What does "Own Occupation" mean?

"Own occupation" is the basis used in defining disability coverage under the ADA Disability Income Protection and Office Overhead Expense Insurance Plans. Own occupation coverage is the most generous type of disability insurance you can buy. It means that a disability is determined by your inability to perform the duties of your specific occupation or profession. For example, if you are a practicing dentist performing clinical dentistry, then your occupation is the clinical practice of either general dentistry or one of the specialized areas of dental practice approved by the ADA, such as orthodontics or oral surgery.

By contrast, "any occupation" disability coverage does not consider you disabled if you are still capable of performing the duties of any occupation for which you are reasonably suited, such as teaching, consulting, sales, or administration. If you purchase "any occupation" coverage, you may not receive any cash benefits from another occupation even though you cannot physically tolerate the rigors of active dental practice. Some policies may offer own occupation coverage for two or five years at most; then "any occupation" definition usually replaces own occupation which determines your eligibility to continue receiving benefits. Still other policies may offset, or reduce, the dollar amount of benefits you receive as a result of income you earn from other sources, like teaching or consulting.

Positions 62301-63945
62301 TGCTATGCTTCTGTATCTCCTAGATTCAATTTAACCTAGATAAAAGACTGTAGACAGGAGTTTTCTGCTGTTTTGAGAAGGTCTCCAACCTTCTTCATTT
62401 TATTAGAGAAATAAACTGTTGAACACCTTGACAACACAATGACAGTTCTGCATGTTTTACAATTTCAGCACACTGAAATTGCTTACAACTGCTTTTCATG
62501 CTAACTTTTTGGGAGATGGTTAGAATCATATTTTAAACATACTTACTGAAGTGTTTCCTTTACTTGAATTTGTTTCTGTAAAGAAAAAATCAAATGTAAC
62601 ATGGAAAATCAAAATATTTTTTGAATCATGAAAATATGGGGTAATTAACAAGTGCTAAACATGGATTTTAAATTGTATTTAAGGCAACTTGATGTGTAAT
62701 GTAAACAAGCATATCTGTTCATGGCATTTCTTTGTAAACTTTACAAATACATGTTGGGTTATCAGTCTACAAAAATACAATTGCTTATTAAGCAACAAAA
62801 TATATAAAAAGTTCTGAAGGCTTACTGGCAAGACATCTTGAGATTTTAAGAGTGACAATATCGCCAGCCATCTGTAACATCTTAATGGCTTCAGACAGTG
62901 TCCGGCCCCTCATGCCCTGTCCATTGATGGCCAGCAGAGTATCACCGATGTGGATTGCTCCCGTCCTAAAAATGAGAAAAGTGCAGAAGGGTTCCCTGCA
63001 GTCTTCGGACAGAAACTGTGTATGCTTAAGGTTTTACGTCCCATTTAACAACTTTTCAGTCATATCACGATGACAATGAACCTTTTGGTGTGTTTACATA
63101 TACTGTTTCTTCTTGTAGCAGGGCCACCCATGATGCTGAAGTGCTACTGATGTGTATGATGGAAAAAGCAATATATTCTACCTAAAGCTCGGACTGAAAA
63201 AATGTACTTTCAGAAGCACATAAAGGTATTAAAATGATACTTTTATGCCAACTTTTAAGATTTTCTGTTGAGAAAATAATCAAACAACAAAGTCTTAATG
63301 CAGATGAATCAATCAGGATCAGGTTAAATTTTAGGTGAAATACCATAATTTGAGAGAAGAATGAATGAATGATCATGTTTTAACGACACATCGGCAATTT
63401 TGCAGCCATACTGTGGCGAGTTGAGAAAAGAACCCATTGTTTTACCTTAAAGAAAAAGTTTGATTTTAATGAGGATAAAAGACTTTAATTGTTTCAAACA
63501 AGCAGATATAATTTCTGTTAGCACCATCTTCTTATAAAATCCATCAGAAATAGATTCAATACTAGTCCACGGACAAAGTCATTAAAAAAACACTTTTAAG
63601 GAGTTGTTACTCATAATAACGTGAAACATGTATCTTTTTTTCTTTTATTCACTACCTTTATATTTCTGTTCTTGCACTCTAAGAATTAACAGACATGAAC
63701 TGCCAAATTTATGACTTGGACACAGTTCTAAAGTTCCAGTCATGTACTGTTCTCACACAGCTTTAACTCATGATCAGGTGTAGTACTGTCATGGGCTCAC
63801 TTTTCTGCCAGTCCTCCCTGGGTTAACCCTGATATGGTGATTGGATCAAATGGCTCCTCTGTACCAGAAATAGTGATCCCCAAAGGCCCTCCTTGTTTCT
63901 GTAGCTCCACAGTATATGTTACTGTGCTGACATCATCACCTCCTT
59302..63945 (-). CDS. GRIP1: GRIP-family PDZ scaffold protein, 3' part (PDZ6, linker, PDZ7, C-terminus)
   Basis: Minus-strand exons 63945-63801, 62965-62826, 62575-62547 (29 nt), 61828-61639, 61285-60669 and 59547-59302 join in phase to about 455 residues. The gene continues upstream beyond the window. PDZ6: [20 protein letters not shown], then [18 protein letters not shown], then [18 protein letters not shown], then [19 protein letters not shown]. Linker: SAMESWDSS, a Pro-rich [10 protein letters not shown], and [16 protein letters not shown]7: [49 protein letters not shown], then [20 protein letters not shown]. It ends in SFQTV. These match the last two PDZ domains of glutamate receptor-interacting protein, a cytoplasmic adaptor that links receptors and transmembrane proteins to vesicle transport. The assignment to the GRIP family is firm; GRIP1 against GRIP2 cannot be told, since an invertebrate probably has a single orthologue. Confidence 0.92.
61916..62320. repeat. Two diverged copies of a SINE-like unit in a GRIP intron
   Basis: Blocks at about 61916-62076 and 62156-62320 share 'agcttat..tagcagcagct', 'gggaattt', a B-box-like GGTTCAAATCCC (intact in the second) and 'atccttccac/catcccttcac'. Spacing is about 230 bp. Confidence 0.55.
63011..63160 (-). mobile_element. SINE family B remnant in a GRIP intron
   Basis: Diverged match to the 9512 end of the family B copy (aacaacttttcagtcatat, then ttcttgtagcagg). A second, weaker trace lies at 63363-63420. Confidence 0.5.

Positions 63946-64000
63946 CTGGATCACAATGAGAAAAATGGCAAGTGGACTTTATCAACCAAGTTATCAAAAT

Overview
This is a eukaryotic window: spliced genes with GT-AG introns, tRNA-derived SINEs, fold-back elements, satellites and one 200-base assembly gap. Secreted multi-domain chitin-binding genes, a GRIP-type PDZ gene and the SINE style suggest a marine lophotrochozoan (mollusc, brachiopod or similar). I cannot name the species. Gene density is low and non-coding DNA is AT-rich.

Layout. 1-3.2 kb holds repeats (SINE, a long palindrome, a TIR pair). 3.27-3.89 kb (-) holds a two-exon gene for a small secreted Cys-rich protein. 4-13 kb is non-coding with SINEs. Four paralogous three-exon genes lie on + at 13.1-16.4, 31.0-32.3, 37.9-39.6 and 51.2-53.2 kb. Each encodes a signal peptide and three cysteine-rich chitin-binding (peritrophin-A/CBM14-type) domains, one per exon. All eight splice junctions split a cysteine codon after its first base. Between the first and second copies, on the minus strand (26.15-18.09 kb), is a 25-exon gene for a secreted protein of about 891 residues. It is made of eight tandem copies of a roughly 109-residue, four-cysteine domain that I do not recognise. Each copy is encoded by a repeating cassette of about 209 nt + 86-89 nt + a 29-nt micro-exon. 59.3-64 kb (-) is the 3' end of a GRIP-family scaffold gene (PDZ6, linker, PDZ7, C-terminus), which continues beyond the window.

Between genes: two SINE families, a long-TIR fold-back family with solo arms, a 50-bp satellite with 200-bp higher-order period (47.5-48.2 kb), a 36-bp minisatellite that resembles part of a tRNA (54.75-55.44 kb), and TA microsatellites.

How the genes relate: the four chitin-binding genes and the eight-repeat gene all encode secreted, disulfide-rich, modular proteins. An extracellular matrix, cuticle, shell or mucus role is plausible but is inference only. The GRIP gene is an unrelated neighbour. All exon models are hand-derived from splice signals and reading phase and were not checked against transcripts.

Some insurance companies have eliminated or scaled back the use of own occupation coverage in recent years. But both ADA-sponsored disability insurance plans - the Income Protection and the Office Overhead Expense Plans - automatically include own occupation coverage for all participants. In fact, under the Disability Income Protection Plan, you can receive full own occupation benefits up to age 67 regardless of any other income you choose to earn while disabled from dentistry.

If you're shopping around for the best disability insurance, consider the impact that an own occupation definition could have on your potential to receive benefits. If your family's standard of living relies on your ability to earn income as a dentist, you may decide that it's well worth purchasing the most generous own occupation coverage available.

Would my ADA-sponsored Insurance Plans disability benefits be reduced if I earn income outside of dentistry while I'm disabled?

No. Whether you are capable of earning income from other occupations (e.g. teaching, consulting, or sales) or simply choose to work as a way to stay mentally or physically active, your monthly disability income benefits under the ADA-sponsored Insurance Plans will not be reduced because of income earned from another occupation.